Here at the PHC Primary Care blog, we try to provide useful tips which can be applied to everyday practice. The following tidbit is for interest only. We strongly advise you not to try this modality in your practice. At least not yet.
Let’s get right to the point. The subject of today’s post is placebos. We carried an excellent post about the placebo effect last year (http://phcprimarycare.org/?p=463). A study just published in Clinical Pharmacology and Therapeutics presents some remarkable new information about the placebo effect.
German researchers were interested in seeing whether the placebo effect could be used to replicate the physiologic effect of the immunosuppressive agent cyclosporine A. This drug is useful for preventing organ transplant rejection and can be used in rheumatoid arthritis. The study had a couple of arms. In one, 35 men received both cyclosporine A and a fruit flavored drink simultaneously. Subsequently, when given the fruit flavored drink alone, the men manifested similar degrees of T-cell suppression as when given cyclosporine A. The immunosuppression continued for 14 exposures of the fruit drink alone, before the effect dissipated.
Next, the researchers looked at 29 men who underwent the same conditioning using cyclosporine A and the fruit drink. The dissipation of the immunosuppressive effect of drinking the fruit drink was avoided by periodically pairing the fruit drink with a subtherapeutic dose of cyclosporine A. The dose of medication used was too low to have any physiologic effect, yet the physiologic effect was manifest.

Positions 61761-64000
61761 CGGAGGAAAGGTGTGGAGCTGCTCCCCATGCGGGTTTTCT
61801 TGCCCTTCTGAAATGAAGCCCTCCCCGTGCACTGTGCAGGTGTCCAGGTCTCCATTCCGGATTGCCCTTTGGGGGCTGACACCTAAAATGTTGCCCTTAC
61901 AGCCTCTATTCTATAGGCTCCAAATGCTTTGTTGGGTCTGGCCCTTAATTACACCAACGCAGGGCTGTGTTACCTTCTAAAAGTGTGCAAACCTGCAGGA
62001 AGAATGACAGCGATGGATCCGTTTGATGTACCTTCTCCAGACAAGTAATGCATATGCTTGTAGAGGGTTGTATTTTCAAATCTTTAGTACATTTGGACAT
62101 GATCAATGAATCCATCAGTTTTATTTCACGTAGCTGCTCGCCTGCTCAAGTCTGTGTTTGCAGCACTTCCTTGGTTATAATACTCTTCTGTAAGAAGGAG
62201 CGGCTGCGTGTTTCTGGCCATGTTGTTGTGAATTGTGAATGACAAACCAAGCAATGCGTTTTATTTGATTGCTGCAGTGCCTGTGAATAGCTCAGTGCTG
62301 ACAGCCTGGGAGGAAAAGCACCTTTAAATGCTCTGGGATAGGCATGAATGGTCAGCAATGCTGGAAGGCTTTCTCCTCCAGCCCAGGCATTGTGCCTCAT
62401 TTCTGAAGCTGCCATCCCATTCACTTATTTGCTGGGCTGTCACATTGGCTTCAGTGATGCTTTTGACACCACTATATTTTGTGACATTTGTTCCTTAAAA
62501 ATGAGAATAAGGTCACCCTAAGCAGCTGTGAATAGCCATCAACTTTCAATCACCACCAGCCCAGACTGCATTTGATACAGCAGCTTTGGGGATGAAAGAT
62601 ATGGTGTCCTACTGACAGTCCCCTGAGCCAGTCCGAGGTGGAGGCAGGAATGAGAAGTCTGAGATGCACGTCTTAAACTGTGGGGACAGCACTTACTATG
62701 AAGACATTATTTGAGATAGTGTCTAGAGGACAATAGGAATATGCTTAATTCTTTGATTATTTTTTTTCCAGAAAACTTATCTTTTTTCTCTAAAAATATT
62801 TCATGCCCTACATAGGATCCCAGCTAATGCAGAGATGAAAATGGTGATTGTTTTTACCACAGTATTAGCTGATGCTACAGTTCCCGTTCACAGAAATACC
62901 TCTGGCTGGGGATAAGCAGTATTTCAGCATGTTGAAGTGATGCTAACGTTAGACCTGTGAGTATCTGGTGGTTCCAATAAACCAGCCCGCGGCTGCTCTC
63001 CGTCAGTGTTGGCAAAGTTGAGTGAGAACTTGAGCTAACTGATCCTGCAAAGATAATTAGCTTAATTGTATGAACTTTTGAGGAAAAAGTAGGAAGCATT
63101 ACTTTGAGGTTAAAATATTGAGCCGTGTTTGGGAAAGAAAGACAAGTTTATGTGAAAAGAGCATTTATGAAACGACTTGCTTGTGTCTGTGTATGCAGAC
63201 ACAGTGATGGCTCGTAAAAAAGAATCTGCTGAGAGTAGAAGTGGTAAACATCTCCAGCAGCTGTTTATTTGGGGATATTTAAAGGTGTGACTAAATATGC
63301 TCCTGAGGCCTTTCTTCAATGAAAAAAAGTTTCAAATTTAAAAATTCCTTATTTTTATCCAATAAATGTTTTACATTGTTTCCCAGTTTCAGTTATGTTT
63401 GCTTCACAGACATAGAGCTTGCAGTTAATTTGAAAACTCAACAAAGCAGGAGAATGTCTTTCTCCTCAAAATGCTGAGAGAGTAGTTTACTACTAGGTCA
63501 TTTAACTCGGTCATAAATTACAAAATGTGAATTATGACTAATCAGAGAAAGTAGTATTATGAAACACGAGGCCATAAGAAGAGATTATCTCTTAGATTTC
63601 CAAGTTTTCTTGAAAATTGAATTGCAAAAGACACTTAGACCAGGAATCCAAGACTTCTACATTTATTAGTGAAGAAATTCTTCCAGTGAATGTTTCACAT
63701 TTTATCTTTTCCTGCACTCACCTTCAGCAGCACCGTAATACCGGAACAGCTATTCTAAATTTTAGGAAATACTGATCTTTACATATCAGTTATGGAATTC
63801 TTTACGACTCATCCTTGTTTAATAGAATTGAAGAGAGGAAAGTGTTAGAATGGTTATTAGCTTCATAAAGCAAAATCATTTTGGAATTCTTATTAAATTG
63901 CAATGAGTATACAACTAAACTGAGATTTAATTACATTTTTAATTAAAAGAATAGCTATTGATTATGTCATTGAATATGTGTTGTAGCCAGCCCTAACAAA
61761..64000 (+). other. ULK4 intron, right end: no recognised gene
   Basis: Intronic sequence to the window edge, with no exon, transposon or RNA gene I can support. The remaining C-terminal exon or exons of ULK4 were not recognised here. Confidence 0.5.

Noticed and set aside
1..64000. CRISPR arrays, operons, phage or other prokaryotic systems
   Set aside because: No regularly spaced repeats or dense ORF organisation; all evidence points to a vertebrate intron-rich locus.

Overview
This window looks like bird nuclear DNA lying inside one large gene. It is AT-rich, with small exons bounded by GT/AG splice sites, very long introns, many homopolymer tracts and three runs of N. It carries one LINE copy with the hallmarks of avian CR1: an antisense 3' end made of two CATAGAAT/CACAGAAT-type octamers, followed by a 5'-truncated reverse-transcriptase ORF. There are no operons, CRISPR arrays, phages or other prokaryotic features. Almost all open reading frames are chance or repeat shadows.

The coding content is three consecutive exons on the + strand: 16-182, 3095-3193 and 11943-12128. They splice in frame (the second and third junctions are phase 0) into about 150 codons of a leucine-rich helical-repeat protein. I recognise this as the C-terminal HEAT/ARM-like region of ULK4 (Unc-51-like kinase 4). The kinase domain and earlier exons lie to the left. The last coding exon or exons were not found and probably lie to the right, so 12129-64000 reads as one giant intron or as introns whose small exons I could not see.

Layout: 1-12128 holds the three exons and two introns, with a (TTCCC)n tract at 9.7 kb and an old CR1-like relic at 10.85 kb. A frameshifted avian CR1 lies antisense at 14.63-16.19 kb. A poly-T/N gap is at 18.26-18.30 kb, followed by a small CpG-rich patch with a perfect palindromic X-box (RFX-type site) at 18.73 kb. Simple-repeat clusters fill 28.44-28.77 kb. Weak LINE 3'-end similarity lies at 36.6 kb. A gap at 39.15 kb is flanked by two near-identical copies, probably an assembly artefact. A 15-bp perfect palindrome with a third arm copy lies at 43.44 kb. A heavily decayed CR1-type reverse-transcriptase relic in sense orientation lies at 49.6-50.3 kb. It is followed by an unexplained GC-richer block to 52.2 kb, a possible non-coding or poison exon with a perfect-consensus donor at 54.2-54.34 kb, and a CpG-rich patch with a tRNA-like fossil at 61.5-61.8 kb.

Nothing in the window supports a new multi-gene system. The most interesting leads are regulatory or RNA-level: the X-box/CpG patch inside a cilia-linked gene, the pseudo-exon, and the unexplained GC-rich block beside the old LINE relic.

I found this study amazing. Consider the possibilities. In the future, perhaps for some patients we can utilize the placebo effect to generate significant physiological changes. This could perhaps avoid the toxic side effects of some medications, while still reaping their benefits.
This approach is not yet ready for prime time. If I myself were to need organ transplant rejection prophylaxis at some future time, I will be reaching for the cyclosporine A and will leave the fruit juice in the fridge.
But this study is further confirmation of the strength of the placebo effect and the amazing power of the human brain.
Richard Fleming, MD